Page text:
Superplasticity and forming of advanced materials
Tan, Ming Jen.
Liew, Kim Meow.
Date of Issue2002
School of Mechanical & Production Engineering
Superplasticity is the capability to deform crystalline solids in tension to unusually large plastic strains, often well in excess of 1000%. This phenomenon results from the ability of the material to resist localized deformation much the same as hot glass does. As high elongations are possible, complex contoured parts can be formed in a single press cycle often eliminating the need for multipart fabrications. This enables the designer to capture several detail parts into a one piece complex, formed structure. Thus materials with superplastic properties can be used to form complex components in shapes that are very near the final dimension. Superplastic forming also enhances design freedom, minimizes the amount of scrap produced, and reduces the need for machining. In addition, it reduces the amount of material used, thereby lowering overall material costs.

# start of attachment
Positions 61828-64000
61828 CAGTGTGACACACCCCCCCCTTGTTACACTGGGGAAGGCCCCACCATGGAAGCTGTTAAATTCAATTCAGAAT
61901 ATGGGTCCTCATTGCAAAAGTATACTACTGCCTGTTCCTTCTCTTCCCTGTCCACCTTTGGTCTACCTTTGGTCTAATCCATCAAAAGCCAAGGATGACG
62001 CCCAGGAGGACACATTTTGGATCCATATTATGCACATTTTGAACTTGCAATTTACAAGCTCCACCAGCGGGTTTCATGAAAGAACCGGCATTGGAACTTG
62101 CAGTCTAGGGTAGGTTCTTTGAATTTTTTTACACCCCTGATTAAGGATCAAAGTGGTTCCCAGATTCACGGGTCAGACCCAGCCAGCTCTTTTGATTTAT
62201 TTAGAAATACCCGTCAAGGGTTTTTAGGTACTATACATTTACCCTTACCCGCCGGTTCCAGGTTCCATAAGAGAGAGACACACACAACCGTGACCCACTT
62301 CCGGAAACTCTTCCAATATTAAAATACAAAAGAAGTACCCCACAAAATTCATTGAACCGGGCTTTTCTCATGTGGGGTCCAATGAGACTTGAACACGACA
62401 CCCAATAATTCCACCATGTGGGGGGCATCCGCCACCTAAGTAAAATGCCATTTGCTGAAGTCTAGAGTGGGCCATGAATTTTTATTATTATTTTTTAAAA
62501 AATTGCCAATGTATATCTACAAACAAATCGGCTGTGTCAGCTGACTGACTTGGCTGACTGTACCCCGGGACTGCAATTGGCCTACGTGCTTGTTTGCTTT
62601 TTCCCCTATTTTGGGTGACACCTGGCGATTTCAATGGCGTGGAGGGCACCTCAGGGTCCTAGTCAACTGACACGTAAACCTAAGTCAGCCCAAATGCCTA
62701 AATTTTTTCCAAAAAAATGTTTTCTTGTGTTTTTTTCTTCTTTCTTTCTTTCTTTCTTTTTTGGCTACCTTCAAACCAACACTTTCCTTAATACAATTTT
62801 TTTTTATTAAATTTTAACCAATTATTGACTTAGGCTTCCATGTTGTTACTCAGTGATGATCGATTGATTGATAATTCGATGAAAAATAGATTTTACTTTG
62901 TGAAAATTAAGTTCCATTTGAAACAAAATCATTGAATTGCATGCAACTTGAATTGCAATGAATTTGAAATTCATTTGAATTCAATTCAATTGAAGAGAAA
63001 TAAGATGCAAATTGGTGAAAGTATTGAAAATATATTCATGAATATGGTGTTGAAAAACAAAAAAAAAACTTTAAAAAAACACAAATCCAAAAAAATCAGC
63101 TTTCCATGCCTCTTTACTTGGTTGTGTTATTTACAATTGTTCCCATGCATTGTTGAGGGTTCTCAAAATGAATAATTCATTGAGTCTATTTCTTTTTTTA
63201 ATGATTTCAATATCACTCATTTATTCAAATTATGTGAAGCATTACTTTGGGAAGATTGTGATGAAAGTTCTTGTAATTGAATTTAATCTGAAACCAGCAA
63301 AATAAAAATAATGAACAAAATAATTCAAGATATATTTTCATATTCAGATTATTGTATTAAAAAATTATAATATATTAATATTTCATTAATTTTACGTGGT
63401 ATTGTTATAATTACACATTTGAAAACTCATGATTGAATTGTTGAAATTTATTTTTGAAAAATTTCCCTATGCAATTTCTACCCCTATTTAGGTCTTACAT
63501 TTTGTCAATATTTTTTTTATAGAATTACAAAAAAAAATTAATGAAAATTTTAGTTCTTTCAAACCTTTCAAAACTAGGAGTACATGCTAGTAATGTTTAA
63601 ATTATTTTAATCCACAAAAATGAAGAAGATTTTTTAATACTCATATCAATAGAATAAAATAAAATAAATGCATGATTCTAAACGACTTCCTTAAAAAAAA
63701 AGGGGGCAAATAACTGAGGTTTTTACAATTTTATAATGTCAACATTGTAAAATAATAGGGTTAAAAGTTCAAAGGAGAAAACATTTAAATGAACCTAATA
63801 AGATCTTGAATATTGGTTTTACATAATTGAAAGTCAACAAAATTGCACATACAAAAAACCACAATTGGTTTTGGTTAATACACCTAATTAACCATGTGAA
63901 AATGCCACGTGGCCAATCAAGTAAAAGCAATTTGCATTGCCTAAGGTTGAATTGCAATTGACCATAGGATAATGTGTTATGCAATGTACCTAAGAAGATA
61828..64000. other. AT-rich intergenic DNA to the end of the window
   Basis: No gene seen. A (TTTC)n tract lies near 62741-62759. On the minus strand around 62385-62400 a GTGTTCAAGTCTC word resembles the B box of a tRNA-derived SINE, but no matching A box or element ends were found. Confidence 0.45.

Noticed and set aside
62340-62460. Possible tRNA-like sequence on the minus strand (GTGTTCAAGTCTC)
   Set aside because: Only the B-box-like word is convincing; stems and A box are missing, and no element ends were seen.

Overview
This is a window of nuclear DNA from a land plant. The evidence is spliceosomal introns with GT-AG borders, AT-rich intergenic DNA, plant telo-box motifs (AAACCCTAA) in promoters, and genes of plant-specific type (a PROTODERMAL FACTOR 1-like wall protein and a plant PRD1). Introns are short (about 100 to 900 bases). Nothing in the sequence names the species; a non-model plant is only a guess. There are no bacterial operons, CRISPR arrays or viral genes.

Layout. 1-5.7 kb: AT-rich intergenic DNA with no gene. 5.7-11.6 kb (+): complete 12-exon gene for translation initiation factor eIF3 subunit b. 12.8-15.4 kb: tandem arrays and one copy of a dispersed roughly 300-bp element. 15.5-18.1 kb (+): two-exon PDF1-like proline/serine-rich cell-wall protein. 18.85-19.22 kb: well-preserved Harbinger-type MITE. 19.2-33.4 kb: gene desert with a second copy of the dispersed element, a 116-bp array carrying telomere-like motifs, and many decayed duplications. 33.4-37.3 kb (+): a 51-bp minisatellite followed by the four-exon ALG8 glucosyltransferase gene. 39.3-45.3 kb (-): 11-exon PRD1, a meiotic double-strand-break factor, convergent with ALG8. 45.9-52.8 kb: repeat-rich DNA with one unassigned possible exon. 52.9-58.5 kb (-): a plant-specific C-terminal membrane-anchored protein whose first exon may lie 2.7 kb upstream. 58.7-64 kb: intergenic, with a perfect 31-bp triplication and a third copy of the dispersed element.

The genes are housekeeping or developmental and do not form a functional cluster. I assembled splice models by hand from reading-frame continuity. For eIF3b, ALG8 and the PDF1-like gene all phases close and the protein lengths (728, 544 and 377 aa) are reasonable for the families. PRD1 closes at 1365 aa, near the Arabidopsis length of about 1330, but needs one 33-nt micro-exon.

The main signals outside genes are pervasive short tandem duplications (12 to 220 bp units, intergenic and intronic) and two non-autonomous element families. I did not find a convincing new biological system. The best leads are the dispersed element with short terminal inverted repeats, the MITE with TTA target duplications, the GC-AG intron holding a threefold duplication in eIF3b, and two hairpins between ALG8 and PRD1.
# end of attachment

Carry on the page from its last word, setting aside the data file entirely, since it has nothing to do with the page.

Nanyang Technological University